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Chicago City Council goes live on the Internet

Submitted on Thu, 09/27/2007 – 14:28.
Story by Michael Pasternak
Today for the first time in history, the Chicago City Council meeting can be seen live online. The council’s Rules and Ethics Committee Wednesday passed a resolution allowing meetings of the full 50-member body to be broadcast, from the Finance Committee’s Web site.

“It’s about time,” said Ald. Ricardo Munoz (22nd) after the meeting. “People should know what we’re doing.”

Chicago City Council, which first introduced a resolution to broadcast its proceedings in 2004, joins New York, Minneapolis, Philadelphia and other U.S. cities that allow people to view city government proceedings.

New York City Council meetings are archived on the Internet dating back to 2002. In Philadelphia and Minneapolis, city council Web sites provide streaming videos of the past year’s meetings.

“I think it brings us into the 21st century,” said Ald. Edward Burke (14th), chairman of the Finance Committee and vice chairman of the Rules and Ethics Committee, who has been an alderman since 1968.

“It opens up a whole new way of communicating with the people of Chicago,” Burke said.

The Chicago City Council’s new live online audio/video feed is modeled after the one used for Illinois House of Representatives meetings in Springfield, said Ald. Margaret Laurino (39th).

Illinois General Assembly meetings are broadcast over the Internet using downloadable software. The audio/video capabilities are activated when the session actually begins, according to the General Assembly’s Web site, and the proceedings are recorded and archived on DVD by the House Clerk.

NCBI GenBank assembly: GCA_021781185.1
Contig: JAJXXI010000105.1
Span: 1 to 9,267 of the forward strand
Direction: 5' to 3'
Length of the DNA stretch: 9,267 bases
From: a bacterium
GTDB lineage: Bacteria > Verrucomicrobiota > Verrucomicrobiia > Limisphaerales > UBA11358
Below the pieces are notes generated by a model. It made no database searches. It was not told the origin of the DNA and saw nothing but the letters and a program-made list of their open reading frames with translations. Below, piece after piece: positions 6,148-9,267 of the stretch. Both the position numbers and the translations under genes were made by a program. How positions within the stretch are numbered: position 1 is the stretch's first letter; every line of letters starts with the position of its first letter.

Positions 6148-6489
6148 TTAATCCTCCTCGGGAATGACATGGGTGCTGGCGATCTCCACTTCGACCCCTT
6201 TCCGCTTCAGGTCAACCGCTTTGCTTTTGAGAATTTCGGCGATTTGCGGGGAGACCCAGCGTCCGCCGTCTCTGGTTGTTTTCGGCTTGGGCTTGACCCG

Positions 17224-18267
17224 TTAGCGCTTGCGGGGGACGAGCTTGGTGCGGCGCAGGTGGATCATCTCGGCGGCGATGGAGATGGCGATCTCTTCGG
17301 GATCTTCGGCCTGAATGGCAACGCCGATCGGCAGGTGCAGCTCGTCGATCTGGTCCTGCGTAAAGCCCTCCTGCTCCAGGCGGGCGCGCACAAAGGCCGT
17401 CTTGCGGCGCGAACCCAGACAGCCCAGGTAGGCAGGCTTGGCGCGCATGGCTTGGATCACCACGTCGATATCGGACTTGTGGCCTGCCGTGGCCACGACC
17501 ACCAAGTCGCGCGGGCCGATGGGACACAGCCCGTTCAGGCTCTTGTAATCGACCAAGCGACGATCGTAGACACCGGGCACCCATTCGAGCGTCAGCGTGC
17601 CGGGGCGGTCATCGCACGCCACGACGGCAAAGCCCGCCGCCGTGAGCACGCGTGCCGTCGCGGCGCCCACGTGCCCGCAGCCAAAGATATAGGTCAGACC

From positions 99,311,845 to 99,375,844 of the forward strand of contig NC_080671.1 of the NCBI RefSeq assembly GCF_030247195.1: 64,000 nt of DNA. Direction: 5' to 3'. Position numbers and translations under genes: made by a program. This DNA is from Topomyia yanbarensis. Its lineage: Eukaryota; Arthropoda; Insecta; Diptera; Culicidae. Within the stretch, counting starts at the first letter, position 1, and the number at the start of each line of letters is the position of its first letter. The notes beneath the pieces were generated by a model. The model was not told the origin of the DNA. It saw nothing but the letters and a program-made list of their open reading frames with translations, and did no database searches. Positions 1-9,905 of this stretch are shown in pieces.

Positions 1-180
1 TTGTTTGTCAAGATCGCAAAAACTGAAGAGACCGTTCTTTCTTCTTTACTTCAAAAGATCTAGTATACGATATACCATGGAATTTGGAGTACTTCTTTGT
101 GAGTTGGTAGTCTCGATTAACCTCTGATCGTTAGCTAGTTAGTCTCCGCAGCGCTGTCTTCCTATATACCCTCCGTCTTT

Laurino said the online feed is just the first step to more public access of City Council matters.

“Right now, we’re just doing City Council meetings,” said Laurino. “In the future, I see potentially committee meetings.”

Three cameras are set up in the council chambers; two face the aldermen’s 50 seats and the third points at the chair occupied by Mayor Richard Daley when he attends meetings. The cost of the equipment was reported to be $100,000. Online viewers will see only the person speaking; the cameras will not pan the chambers or focus on aldermen or others that are not speaking.

Ald. Richard Mell (33rd), who chairs the Rules and Ethics Committee, said that when cameras are first turned on for the Internet audience, his fellow aldermen might play up for the cameras, making the council meetings longer.

“There’s a run on Armani suits,” joked Mell. “I think we’ll have an opportunity to see more thespians than ever before.”

Burke said the City Council has come a long way with its access to the public.

“I’ve been here long enough to remember when the television cameras were not permitted to broadcast the meetings,” said Burke.

The Chicago suburb of Evanston, Ill., with a population of less than 75,000, televises its local council meetings live on Evanston Cable Channel 16.

To watch the Streaming City Council meetings, please visit:

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